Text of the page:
Auto-reenrollment framework. PPA didn’t address whether DC plans could reenroll employees who opt out of automatic enrollment. However, in the preamble to regulations on PPA’s automatic contribution arrangements, IRS said plans can provide that an employee’s affirmative election expires after a period of time. Unless the employee makes another affirmative election, the plan could then automatically reenroll the employee at the default contribution rate. Some plans with auto-enrollment features have applied this guidance to periodically reenroll employees who have opted out. (Manning and Kaine last year introduced similar bills (HR 6782, S 3712) that would have mandated reenrollment features in automatic contribution arrangements adopted after 2024, but that legislation didn’t advance.)

Overview of the bill

The Auto Reenroll Act focuses primarily on reenrollment under EACAs and QACAs. The bill would amend the Internal Revenue Code (IRC) to confirm that EACAs and QACAs may include automatic reenrollment features that meet certain conditions.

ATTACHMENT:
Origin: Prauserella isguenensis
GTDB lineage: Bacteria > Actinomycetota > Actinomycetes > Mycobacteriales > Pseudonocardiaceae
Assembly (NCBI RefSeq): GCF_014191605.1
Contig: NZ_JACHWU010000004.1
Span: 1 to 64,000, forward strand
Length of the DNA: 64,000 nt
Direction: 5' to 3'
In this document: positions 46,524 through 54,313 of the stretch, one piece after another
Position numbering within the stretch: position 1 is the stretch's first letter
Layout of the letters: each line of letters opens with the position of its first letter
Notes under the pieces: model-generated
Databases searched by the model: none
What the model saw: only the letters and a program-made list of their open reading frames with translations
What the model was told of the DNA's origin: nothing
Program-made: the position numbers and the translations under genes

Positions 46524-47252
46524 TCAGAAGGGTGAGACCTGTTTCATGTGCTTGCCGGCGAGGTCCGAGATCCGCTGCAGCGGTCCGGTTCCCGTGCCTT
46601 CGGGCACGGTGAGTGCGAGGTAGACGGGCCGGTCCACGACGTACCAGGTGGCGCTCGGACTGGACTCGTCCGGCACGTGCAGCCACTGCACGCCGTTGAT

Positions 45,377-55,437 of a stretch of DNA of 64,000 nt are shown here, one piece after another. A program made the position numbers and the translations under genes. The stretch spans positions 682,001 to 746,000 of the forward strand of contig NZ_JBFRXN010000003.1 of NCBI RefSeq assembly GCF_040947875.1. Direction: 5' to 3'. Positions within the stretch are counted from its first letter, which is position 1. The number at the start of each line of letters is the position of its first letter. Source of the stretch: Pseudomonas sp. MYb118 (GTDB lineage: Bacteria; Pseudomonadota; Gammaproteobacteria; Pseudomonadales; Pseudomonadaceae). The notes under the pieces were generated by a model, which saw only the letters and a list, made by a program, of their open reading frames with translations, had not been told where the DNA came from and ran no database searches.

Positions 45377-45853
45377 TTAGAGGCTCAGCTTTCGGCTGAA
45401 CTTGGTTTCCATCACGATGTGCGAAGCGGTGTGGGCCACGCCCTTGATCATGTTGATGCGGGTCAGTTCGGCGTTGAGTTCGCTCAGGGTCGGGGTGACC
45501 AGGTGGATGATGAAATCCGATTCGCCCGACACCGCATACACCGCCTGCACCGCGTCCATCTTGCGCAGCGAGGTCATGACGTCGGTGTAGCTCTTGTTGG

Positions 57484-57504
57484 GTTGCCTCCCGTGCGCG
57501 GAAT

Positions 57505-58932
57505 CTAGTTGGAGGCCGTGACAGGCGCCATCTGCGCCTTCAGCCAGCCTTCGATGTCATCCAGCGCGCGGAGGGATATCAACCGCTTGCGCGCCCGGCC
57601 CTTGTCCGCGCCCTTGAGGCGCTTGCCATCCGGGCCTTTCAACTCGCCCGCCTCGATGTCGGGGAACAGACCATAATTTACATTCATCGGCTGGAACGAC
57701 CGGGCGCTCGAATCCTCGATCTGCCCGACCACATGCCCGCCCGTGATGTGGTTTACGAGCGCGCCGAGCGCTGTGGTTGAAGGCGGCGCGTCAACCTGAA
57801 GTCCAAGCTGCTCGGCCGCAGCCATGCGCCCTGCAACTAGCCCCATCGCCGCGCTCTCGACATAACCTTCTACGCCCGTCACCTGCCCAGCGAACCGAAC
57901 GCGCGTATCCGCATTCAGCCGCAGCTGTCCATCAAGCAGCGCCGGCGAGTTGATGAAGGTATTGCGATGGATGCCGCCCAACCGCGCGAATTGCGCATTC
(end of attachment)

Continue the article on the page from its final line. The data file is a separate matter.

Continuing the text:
Termination of opt-out elections. The bill would allow (but not require) EACAs and QACAs to terminate an employee’s election not to contribute at least one year but no more than three years later. The employee would then be automatically enrolled at the plan’s default contribution rate unless the employee makes a new election not to contribute (or elects to contribute at a different rate). The bill apparently wouldn’t let a plan terminate an employee’s affirmative election to contribute at a rate lower than the plan’s default rate.